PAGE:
He’s not paid to think, just play
Ray Davies might be my favorite songwriter. As big a fan as I am of The Beatles and of Lou Reed’s work with the Velvet Underground, no songwriter as foundational to the sound of rock n’ roll seems to have perfectly executed their craft so consistently across a slew of amazing albums. I’ve been enjoying many of The Kinks’ seminal records for years (with my favorite alternating between Arthur and Lola), but only recently have I had the pleasure of listening to Face to Face.
Hidden behind a deceptively technicolor cover (Davies actually despised psychedelia) are many instrumental and lyrical gems, like the following from the song “Holiday in Waikiki”:
I didn't realize it was commercialized when I unpacked my cases, Because a genuine Hawaii ukulele cost me 30 guineas, And even when I'm swimming I have to pay. I'm just an English boy who won a holiday in Waikiki.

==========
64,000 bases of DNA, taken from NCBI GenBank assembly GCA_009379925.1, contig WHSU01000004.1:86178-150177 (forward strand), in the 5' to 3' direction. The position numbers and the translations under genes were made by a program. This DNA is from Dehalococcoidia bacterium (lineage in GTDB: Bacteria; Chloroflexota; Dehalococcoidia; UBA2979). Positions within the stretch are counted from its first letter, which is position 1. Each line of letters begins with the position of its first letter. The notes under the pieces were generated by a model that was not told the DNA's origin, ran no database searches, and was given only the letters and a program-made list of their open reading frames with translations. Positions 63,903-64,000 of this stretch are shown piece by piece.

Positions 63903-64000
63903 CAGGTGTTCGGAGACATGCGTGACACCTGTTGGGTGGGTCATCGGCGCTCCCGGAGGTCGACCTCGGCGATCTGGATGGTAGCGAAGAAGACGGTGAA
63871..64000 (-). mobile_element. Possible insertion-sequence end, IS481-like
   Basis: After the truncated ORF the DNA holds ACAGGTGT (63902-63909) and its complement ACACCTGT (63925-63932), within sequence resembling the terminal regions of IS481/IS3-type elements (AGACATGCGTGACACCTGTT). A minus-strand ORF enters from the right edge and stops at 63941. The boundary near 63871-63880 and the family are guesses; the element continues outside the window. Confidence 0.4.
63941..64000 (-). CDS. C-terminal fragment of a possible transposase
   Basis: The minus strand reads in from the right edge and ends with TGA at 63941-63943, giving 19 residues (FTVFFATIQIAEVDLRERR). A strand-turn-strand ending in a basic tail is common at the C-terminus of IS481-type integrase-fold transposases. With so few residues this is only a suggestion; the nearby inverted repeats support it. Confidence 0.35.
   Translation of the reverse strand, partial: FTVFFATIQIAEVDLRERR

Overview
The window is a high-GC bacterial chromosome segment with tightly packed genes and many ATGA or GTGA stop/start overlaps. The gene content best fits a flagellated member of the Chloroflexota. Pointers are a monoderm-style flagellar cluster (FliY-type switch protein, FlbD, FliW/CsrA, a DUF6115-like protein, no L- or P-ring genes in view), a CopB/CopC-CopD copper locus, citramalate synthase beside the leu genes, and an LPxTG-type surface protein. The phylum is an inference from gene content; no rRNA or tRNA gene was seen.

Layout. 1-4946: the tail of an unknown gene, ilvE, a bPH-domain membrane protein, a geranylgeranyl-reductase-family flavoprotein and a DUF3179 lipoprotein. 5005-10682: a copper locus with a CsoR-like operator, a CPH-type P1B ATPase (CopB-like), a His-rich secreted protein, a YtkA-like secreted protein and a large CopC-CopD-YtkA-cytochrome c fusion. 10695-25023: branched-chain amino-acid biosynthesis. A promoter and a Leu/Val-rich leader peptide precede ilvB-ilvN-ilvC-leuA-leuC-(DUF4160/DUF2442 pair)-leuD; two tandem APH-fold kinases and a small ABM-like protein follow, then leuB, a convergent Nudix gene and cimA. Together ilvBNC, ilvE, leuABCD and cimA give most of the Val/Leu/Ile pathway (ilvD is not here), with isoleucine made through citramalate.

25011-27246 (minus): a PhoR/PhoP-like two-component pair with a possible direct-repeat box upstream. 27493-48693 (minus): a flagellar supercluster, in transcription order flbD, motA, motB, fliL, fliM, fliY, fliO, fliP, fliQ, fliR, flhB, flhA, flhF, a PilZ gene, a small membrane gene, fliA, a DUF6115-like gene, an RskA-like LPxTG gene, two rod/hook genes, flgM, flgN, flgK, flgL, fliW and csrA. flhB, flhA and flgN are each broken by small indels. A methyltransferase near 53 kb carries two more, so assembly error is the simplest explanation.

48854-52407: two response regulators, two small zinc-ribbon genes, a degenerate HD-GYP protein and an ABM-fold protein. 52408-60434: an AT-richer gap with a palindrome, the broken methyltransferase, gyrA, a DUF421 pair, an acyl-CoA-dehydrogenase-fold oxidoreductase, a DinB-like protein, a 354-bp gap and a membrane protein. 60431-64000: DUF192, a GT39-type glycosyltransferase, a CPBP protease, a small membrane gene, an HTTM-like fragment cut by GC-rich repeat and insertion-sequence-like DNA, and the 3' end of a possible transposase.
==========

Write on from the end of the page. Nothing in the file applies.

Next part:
Genius! Highly recommended for Kinks fans new and old, as it establishes a fantastic jumping-on point between the British Invasion goodness of the original Pye records and the more distinctly purposeful Something Else.
I’ve also been enjoying Fantastic Playroom from English dance-punk group New Young Pony Club. While not as illuminating as LCD Soundsystem’s Sound of Silver, it’s a wonderful mixture of electronic and new wave sensibilities wrapped in a perfect pop package that, despite it’s frivolity, manages to feel relevant in this age of mainstream tech and pronounced popular culture. Have a listen:
Finally, I’d love to share Michael Masnick’s excellent Trent Reznor case study, in which he analyzes the Nine Inch Nails frontman’s strategy of connecting with fans and giving them a reason to buy. Recommended for those interested in music, art, business or the web.